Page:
Macbeth is iconic. But so much attention is directed at Macbeth and Lady Macbeth as individuals that this production still feels beautifully new. Finn Cullen’s Macbeth and Jake Turner’s Lady Macbeth are solid individually. Turner in particular uproots Shakespeare; her Lady Macbeth is never malevolent or malicious, not from where I was sitting. That being said, I didn’t feel anything was lacking. I saw a Lady Macbeth I hadn’t seen before, and she was magnetic. When she excuses Macbeth’s vision of Banquo at the feast with a quick “My lord is often thus/And hath been from his youth”, I believed her. I would’ve been dead as Duncan. I bought that Lady Macbeth knows all Macbeth’s childhood terrors; their intimacy sold me completely. The Macbeths shine as a pair. It got to the point where I was willing their soliloquies to be over, purely because I needed to see the two of them together. There’s more forehead-pressing than you can shake a bit of Birnam Wood at. It could feel repetitious, but you can’t help but be transfixed. This repetition might even be deliberate: I had already seen the image of Lady Macbeth’s hands, tangled in Macbeth’s hair to pull him closer a few times, so when the same image was repeated with bloody hands “of your colour”, I gasped.

“Chandler and her team have created a Macbeth I can wholeheartedly get on board with. It’s new; it’s delicious; it features mesmerising fruit-eating.”

It feels strange to single out one performance amongst a cast so robust. It feels stranger still to further single out one aspect of a performance. And yet… There is something about Cullen’s vocal work as Macbeth which deserves, not only praise, but sponsorship from the RSC, a place alongside some of the great Shakespearian voices of our age, and quite possibly, a Shakespeare ASMR channel. Had Chandler picked a different Shakespeare, I would have said listening to Cullen felt like having my head dunked in a vat of red wine: it’s intoxicating, bloody, and leaves you with something rare and valuable dripping out your ears. Where I often found myself straining to hear other actors, losing lines I fear are essential in a play as wonderfully violent in its dialogue as Macbeth, I relaxed every time Cullen stepped on stage. Whether he’s hollering battle cries, gibbering in fear, murmuring love in his lady’s ear, Cullen is word-perfect, mesmerising, and honestly? Fun. There was something of Laurence Olivier’s Richard III in his early composure, there was something of Jim Carey in his physicality during Macbeth’s descent into madness, and there was something of The Shining in his intonation of “thou losest labor” (I won’t be surprised if I have nightmares).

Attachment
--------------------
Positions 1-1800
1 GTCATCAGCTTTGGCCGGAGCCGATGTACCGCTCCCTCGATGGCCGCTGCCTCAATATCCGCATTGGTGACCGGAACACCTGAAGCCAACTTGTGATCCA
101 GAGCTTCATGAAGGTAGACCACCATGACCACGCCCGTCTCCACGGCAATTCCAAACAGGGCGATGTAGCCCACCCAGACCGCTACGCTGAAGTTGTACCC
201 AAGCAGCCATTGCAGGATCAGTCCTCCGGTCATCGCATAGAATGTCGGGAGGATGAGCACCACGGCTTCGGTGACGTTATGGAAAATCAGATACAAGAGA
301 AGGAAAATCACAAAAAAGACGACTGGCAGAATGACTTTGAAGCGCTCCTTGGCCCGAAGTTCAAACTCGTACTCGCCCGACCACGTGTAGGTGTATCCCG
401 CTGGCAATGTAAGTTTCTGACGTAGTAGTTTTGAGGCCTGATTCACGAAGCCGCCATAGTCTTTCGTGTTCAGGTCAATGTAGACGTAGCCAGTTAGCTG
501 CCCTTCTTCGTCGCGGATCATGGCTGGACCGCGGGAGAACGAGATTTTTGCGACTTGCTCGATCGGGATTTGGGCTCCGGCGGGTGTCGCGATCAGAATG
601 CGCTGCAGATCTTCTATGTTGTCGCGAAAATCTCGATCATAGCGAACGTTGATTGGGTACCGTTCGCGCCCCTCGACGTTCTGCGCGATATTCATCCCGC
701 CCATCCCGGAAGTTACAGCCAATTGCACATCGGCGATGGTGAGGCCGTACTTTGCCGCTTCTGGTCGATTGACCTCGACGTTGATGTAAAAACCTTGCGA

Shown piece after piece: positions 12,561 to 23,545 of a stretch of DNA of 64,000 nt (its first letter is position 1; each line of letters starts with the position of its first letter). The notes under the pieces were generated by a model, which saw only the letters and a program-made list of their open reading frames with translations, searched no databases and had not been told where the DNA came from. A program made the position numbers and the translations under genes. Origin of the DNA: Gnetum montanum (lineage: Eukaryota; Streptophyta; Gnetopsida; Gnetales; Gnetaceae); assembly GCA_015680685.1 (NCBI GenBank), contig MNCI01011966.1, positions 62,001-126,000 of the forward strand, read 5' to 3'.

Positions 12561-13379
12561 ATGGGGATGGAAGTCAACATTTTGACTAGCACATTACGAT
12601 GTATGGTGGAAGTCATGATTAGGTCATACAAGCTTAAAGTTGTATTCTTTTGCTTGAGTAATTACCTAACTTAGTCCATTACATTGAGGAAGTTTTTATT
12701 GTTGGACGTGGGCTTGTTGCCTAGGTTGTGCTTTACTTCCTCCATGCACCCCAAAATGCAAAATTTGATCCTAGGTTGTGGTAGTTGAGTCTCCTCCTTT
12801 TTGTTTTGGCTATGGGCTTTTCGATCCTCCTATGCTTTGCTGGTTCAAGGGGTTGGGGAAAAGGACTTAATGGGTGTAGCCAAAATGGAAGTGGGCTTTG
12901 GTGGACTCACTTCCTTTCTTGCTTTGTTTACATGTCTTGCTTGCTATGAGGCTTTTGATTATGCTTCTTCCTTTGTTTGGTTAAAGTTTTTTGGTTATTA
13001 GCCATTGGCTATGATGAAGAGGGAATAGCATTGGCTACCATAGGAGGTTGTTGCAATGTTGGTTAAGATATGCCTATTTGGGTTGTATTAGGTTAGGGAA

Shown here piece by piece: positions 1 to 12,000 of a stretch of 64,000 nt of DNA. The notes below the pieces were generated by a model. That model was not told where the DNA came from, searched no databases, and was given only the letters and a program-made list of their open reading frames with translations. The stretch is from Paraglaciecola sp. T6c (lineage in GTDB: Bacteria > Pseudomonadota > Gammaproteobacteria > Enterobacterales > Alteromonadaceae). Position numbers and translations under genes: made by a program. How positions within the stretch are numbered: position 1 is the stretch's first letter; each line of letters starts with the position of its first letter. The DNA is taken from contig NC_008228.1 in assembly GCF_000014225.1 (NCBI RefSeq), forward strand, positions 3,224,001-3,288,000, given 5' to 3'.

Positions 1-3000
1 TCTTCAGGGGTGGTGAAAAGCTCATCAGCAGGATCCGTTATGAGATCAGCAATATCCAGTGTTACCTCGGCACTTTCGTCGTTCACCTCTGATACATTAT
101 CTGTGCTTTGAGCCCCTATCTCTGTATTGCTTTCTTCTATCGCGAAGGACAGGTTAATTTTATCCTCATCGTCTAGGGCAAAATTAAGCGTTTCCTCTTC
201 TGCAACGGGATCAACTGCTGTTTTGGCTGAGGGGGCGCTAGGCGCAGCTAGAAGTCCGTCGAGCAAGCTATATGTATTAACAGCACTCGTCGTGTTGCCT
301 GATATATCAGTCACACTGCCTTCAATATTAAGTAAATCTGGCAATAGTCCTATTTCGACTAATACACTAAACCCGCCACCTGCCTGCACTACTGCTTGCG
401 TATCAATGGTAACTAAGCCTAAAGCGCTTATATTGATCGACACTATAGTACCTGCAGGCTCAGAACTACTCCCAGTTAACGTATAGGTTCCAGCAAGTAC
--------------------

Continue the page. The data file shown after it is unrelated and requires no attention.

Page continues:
Mountain View

Something wicked this way comes (to Cambridge’s Round Church)

Chandler and her team have created a Macbeth I can wholeheartedly get on board with. It’s new; it’s delicious; it features mesmerising fruit-eating. Watching it, I was reminded of Michael Allan’s words in the preview for this production: “that sounds like a dangerous Macbeth to me.” I’m not sure if this adaptation was vicious enough to be dangerous in the traditional sense. But there’s a danger in its radical readings of Shakespeare. The way Chandler, Cullen, Turner, and company are cutting into the bard’s lines, carving out their own space between them, and creating something entirely new in the process… That’s my kind of danger. It’s close-reading with swords drawn. GCSE English, eat your heart out.

Macbeth is playing Friday 15th to Sunday 17th March 2024 at The Round Church